I know from experience (teaching for 20 years and running community arts programs) that even the most basic support and encouragement can change lives, even save lives. We all need to be reminded that we are valuable. Perhaps we as artists just need affirmation a little more often!
One last thing I considered when participating in the workshop about depression was the question of happiness. Is our aim of not always being depressed to then become always happy? The desire of Posthumanism to eliminate suffering from the world is wrought for me with questions about balance and about the value of suffering. Although fighting against the things that bring suffering to the world is the Christian response of compassion, we should not expect utopias in this life.
All of the genuine people I know have gone through different kinds of suffering. Though suffering itself is not always helpful or necessary, (like aching muscles are necessary when one is training for a race), our response to suffering can make us more human, more humane. And there is a promise that having suffered and known God’s comfort, we are more able to understand and comfort others (2 Corinthians 1:3-4).
But to think life is good only when we have no suffering is problematic. How then does one deal with a verse such as: “For to you it has been granted on behalf of Christ, not only to believe in Him, but also to suffer for His sake…”(Philippians 1:29).
It is not productive to be depressed, especially to be severely depressed and dysfunctional whether you consider yourself creative or not. However, our ultimate goal is not just to be ‘happy.’ There are deeper, more wonderful treasures to be found in the difficult places in life. I hope the conversation about these issues continues and we can all find balance and health, no matter what stage of life we’re at, as artists and as creative human beings.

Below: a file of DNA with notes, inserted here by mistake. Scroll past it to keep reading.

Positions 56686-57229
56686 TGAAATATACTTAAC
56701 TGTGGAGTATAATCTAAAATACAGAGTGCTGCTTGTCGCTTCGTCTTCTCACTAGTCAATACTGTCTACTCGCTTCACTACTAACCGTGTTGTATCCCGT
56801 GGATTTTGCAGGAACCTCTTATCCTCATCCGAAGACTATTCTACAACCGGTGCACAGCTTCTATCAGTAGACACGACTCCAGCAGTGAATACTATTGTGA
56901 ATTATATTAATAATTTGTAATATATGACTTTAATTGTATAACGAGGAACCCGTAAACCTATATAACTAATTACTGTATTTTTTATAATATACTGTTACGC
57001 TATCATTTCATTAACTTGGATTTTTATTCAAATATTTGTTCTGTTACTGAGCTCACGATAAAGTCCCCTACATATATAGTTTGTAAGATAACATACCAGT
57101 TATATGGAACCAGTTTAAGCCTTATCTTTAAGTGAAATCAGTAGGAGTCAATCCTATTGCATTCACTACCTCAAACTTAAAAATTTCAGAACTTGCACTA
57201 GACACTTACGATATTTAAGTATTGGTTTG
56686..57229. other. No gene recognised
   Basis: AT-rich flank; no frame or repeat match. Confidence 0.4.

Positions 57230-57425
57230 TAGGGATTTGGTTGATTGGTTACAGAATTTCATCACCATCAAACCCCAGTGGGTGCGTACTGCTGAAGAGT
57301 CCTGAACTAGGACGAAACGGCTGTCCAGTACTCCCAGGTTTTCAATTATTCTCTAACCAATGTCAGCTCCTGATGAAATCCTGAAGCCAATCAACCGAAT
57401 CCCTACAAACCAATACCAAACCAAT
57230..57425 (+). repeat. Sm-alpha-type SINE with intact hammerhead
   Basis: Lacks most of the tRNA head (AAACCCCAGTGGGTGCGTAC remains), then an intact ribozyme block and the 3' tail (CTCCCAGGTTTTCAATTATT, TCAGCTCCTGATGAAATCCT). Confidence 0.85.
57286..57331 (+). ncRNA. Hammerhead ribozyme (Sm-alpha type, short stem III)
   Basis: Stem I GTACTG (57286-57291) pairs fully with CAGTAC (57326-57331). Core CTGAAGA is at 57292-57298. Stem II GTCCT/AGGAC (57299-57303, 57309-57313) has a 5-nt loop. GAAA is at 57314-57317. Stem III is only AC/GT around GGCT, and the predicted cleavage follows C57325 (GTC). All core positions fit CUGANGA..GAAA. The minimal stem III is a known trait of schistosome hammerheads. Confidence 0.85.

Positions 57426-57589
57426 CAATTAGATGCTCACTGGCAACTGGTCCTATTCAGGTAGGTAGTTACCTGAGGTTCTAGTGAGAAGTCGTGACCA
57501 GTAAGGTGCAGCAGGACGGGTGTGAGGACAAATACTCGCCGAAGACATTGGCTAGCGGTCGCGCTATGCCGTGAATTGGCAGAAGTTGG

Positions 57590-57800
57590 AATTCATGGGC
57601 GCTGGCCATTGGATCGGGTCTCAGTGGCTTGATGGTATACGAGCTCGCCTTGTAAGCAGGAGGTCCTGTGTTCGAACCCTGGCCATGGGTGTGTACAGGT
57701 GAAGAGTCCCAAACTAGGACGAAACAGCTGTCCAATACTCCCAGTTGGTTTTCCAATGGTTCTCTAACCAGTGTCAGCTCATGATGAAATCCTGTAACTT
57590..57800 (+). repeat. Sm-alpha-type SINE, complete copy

“Someone I loved once gave me a box full of darkness.
It took me years to understand that this too, was a gift.”
- Mary Oliver
Betty Spackman is a multi media installation artist who has exhibited internationally and taught at various Universities in Canada and the USA. Her collaborative performance/installation projects have been shown at major venues throughout Europe. Spackman is the author of A Profound Weakness: Christians and Kitsch (Piquant Editions, 2005) and a forthcoming mentoring manual and personal journal about her own struggles as an artist/Christian/human being and the cost of saying "yes" to the creative process.